The Rise and End of an Era: Star Wars Review

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Morgan Reed, Head Editor and Chief

Actually, I’ve got a pretty good feeling about this.

Star Wars: The Rise of Skywalker, directed by J.J. Abrams, ends what has been dubbed the “Rey Trilogy,” as movies one through three are referred to as the “Anakin trilogy” and four through six as the “Luke Trilogy.” Rey’s struggle with her identity and with her strange connection to Kylo Ren are revealed. And without giving any spoilers, her lineage does stir up some anger with fans, in that it links her power to her family, rather than her simply being a charming and strong scavenger with a connection to the force.

All of the dots are put together as to the fate of Kylo Ren and his struggle with good and evil, Snoke is finally given some semblance of a back story, albeit a weak one, and Rey’s true power is brought out into the open. Despite grievances fans had with previous films, The Rise of Skywalker wrapped up the saga beautifully, with a bow, and wrapping paper, and confetti, and balloons.

After the release of The Force Awakens and The Last Jedi, fans have been experiencing somewhat of a civil war concerning the new movies and their central characters. There is a rift between those who feel Kylo Ren is whiny and has a compulsive need for attention, and those who think he deserves all the love in the world. And between those who feel Rey doesn’t fill the shoes of the first trilogy, and those who believe she is a fresh face and just what the films needed. Fortunately, the ninth film of the series clears everything up.

There were several aspects of the movie that referenced the originals, one of which was simply the timing of the songs, most impactfully the “Force Theme”, known by some as Luke’s Theme, gives any Star Wars fan chills. The first films are such masterpieces of their time, impeccably assimilating comedy into scenes of intense battle or conversation, and create such a lasting connection with fans that even just the songs are a reminder of what it was like to see the films for the first time. A reminder of how important a fictional story is, and a reminder of the fact that there truly is a certain power a film can have on a person’s soul.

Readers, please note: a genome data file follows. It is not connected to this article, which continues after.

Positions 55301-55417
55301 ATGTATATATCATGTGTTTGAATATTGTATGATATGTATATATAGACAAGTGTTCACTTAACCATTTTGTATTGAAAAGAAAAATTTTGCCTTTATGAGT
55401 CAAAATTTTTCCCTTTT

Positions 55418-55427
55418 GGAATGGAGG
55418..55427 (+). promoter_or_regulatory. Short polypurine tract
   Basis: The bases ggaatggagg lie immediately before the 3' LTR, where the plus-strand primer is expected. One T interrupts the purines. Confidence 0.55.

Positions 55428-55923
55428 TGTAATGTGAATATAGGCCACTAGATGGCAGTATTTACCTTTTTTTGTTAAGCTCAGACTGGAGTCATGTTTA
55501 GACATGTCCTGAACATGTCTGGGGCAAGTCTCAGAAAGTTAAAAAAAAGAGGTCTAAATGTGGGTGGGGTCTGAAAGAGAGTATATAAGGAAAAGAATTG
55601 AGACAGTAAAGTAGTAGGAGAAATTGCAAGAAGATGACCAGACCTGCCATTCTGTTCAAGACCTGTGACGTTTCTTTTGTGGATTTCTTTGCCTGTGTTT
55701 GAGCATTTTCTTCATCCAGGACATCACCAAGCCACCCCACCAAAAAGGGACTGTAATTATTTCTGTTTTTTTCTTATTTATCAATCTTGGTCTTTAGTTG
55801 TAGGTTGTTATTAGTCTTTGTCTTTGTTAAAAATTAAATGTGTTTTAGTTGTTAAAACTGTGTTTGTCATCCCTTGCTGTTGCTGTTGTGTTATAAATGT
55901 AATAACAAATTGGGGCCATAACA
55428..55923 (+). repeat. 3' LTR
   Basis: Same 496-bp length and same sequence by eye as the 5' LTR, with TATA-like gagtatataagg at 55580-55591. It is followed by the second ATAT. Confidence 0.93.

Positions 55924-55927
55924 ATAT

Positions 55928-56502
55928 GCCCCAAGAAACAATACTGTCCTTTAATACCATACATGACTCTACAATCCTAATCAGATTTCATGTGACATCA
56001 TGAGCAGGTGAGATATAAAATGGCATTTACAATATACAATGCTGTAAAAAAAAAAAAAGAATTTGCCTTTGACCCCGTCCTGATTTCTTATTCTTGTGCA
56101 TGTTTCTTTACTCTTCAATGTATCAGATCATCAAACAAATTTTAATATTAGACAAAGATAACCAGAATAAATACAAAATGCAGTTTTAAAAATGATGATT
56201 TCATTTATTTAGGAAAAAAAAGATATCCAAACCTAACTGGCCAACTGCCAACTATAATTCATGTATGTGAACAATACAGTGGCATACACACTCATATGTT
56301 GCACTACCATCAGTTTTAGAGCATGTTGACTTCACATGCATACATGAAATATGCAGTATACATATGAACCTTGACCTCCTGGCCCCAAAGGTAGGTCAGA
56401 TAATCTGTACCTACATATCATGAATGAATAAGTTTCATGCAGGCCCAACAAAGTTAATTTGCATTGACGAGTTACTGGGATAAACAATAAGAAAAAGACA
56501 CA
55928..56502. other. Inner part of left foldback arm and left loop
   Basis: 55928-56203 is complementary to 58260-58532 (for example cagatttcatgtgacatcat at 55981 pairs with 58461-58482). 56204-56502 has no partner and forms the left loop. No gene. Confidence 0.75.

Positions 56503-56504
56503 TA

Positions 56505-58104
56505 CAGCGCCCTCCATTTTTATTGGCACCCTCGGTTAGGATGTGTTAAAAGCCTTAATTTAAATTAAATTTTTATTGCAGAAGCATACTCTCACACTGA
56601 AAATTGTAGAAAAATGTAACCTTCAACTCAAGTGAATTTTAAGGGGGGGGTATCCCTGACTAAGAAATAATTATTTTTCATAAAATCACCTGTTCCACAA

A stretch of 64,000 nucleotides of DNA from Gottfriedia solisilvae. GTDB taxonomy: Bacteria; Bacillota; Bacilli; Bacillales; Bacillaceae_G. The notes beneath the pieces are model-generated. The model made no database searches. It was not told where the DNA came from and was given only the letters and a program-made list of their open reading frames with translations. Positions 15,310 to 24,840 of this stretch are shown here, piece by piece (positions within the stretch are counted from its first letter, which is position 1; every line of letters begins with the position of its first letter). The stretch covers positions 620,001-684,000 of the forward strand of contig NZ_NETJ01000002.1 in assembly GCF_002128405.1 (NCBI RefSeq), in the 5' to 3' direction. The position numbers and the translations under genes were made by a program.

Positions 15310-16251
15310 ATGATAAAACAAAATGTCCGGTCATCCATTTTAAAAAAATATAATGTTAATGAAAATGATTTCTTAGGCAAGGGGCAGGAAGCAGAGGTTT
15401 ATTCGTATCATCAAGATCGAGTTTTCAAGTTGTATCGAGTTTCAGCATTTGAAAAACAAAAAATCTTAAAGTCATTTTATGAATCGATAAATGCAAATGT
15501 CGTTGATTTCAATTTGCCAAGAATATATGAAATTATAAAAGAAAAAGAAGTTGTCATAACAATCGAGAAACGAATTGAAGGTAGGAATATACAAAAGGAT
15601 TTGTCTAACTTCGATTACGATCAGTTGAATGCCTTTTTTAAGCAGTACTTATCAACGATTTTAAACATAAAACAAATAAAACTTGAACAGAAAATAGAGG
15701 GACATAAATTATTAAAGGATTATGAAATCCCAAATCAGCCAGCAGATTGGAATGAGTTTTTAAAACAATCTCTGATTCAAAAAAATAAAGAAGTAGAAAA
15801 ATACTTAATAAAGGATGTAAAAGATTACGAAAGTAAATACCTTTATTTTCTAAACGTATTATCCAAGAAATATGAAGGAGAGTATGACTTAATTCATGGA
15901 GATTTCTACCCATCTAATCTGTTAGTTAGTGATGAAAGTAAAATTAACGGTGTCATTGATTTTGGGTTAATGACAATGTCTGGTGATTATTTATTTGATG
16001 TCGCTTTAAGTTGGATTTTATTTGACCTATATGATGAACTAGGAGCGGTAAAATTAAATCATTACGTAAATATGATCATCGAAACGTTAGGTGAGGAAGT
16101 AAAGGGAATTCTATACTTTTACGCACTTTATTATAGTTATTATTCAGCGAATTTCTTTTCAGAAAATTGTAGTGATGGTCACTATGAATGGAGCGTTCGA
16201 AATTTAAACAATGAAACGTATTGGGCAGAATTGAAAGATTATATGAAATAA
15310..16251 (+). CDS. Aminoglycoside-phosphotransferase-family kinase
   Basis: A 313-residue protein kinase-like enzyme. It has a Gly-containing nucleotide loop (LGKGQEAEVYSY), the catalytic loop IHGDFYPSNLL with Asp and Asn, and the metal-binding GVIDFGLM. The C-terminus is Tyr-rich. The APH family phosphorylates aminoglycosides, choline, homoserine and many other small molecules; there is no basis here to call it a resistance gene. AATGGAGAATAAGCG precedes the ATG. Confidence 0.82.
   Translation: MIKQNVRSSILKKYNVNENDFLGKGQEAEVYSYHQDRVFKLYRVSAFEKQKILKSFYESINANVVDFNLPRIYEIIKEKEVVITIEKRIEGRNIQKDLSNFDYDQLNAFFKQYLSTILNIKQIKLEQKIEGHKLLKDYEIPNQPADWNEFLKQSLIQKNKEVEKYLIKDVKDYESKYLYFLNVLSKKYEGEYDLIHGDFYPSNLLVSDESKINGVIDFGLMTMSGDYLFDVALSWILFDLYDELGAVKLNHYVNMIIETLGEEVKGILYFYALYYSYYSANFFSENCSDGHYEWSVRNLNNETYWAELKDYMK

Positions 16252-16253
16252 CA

The title of the film in itself is very appropriate as well, the first film released began with Luke Skywalker, the story began with Anakin Skywalker, so it seems only fitting the film be connected to the name. The film also stays true not only to its characters roots, but to its own, ending on Tatooine, where the first film started, with the two suns setting over the Dune Sea, creating a lasting impression on the audience of cohesion between films.

New characters such as Babu Frik gave the audience a chance to breathe amidst the anxiety surrounding the plot of the film, and gave fans something to smile about as they watched Carrie Fisher, who portrayed Princess and General Leia Organa throughout the saga. Fischer passed away in 2016, after she had filmed all of her scenes for The Last Jedi. However, her storyline wasn’t finished, so the Leia seen in The Rise of Skywalker is completely digitally remastered, and in scenes depicting a young Luke and Leia, Fischer’s daughter, who has been in all three of the new films, stepped in as somewhat of a template in her mother’s place. To add to fans disparity over losing such an important actress for the series, many of the scenes depicting Leia are very emotional and feel like not only the characters, but Fischers costars and the audience, are saying goodbye.

The amount of new planets and peoples was a phenomenal surprise when watching the film. There were several more depictions of culture and traditions implemented into the characters travels throughout the galaxy.

Despite the fact that the prequels are likely the weakest of the three trilogies, the recurring theme of someone so powerful struggling so intimately with darkness was certainly a contributing factor in the satisfying end to the saga. And serves as a more universal reminder to fans that everyone, no matter how powerful, or strong they may seem, has dealt with hardships.

There will always be disagreements among fans, but there are some things all can agree on. The first being that Leia’s “force flying” out of the wreckage of her ship was still not the right move to emphasize Leia’s connection to the force. All fans also share a hate for sand and Jar Jar Binks, and were relieved to see Chewie make it to the end of the film.

Star Wars may have left us wanting more when it came to R2D2’s lack of screen time, Despite the fact that R2D2 definitely deserved more screen time, but overall was a suiting end to a saga that has touched the lives and hearts of millions.